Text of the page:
EXCLUSIVE: Ludacris Explains Controversial Obama Song

With President-elect Barack Obama’s historic election run now complete, Atlanta rap star Ludacris is finally breaking his silence on Obama’s marked criticism of his July dedication song.

 

On the track entitled “Politics As Usual” taken from DJ Drama’s Gangsta Grillz: The Preview, Ludacris professed his full support for Obama.

 

That support was overshadowed by controversial lyrics that labeled President Obama’s former Democrat rival Hillary Clinton as a “b**ch,” and alluded to Republican John McCain as being close to disability.

 

Ludacris also took aim at George W. Bush, calling the 43rd President of the United States “mentally handicapped.”

 

“The song was my artistic expression and was meant to get people who weren’t involved in the political process involved,” Ludacris reasoned to AllHipHop.com. “Being as though it was the first mixtape to reach the United States government was a bit overwhelming.”

 

Obama, who in 2006 first met with Ludacris privately to discuss community activism and Hip-Hop’s role in it, was not understanding of Luda’s vitriolic words and publicly condemned the track.

 

“Rap lyrics today too often perpetuate misogyny, materialism, and degrading images that he (Obama) doesn’t want his daughters or any children exposed to,” Obama’s campaign released in a statement. “This song is not only outrageously offensive to Senator Clinton, Reverend Jackson, Senator McCain, and President Bush, it is offensive to all of us who are trying to raise our children with values we hold dear. While Ludacris is a talented individual he should be ashamed of these lyrics.”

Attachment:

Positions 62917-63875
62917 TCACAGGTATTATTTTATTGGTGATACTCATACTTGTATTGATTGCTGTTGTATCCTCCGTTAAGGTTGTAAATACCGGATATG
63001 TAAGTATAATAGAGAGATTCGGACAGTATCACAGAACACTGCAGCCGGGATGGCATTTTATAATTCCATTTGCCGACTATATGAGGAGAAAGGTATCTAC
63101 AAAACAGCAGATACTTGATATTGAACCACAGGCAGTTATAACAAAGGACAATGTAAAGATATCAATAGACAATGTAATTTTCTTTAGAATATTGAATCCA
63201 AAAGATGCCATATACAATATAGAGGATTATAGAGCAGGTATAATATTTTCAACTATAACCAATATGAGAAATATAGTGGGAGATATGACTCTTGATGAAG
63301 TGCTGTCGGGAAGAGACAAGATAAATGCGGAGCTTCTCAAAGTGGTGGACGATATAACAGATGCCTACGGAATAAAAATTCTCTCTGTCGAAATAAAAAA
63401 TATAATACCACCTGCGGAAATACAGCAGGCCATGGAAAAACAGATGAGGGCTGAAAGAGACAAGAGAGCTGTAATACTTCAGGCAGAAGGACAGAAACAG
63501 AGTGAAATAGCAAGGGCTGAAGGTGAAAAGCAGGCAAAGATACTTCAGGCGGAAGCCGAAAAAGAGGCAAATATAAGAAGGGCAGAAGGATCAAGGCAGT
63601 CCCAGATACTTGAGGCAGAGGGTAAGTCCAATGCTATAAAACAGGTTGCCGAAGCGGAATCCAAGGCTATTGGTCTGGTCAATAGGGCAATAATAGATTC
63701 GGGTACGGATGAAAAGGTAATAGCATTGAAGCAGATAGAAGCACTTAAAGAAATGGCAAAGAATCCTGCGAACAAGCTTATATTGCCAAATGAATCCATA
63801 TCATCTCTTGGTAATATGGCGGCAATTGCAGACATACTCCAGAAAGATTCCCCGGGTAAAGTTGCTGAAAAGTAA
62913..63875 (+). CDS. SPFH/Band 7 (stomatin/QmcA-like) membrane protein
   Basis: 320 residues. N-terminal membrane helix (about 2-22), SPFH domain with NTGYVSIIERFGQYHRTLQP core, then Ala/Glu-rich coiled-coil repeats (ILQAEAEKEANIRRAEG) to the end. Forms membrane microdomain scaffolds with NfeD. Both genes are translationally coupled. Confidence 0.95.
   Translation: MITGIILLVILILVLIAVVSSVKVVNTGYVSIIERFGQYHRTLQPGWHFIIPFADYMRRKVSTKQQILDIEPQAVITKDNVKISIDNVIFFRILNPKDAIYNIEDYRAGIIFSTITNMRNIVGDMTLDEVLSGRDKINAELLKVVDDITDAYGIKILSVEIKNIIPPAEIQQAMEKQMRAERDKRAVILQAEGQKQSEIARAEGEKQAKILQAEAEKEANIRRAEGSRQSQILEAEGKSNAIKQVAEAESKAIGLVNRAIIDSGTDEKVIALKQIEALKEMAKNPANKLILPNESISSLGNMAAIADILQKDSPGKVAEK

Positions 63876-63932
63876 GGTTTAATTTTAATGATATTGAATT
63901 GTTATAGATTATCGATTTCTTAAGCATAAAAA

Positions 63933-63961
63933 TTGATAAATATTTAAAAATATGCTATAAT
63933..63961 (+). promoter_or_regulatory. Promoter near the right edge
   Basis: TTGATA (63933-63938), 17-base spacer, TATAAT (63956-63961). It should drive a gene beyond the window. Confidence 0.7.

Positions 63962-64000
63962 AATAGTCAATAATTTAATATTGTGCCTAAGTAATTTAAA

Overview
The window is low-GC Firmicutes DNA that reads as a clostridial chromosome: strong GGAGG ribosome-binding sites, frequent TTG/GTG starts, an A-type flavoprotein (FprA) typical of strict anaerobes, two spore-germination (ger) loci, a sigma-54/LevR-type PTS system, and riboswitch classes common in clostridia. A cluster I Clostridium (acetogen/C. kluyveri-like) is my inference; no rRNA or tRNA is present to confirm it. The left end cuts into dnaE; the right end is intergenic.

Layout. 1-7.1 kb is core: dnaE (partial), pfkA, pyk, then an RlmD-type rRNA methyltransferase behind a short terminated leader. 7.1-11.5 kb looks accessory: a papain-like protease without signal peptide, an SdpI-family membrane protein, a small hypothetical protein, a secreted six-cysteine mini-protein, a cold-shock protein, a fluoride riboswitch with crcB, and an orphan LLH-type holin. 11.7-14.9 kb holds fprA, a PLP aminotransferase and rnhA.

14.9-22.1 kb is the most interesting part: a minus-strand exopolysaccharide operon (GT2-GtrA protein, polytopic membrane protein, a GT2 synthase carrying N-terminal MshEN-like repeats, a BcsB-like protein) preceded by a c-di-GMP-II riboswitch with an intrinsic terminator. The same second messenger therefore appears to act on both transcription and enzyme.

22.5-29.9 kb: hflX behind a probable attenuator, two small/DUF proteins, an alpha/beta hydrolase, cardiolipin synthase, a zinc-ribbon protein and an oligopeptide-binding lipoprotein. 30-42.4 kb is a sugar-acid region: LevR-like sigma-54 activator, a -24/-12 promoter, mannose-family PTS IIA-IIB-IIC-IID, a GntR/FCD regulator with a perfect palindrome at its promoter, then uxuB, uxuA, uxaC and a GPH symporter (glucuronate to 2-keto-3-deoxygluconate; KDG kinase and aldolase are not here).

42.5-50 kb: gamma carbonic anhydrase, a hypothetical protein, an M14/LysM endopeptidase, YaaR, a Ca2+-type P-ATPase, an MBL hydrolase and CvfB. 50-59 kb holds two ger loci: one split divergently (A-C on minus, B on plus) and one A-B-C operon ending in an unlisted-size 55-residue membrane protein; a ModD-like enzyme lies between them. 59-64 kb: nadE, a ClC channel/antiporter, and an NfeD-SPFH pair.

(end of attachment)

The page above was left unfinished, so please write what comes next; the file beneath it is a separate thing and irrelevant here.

Although Ludacris has since met with Obama, he declined to elaborate on what their discussion entailed.

 

Instead, the Atlanta star revealed he put his pride aside for the greater good of Obama’s campaign to prevent any possible damaging distractions, as previously seen with Reverend Jeremiah Wright.

 

“What myself and the president spoke about is confidential, but I took it upon myself to not speak on the song because I did not want to further distract either candidate in dealing with the ancillary issues they had to face in order to become the next president of this country,” Ludacris explained. “Now that Barack has won, I can honestly say that we are all fortunate to witness a period in America’s history when we rose to our best.”

 

Through this experience, Ludacris felt that he learned how much can be accomplished when people focus on common ground in lieu of highlighting disagreements.

 

“We stood up and acknowledged that America’s true power is when people come together and focus on our possibilities rather than our differences,” he proudly stated. “Obama’s focus is to bring this country together and move it forward as one united nation. I believe in him and what he stands for and wish him success!”

 

Ludacris’ is also finalizing his sixth solo album Theater of the Mind, due in stores November 25.

 

The album features collaborations with Nas, Jay-Z, Common, Spike Lee, Chris Rock, Lil Wayne, Rick Ross, The Game, and Ving Rhames.

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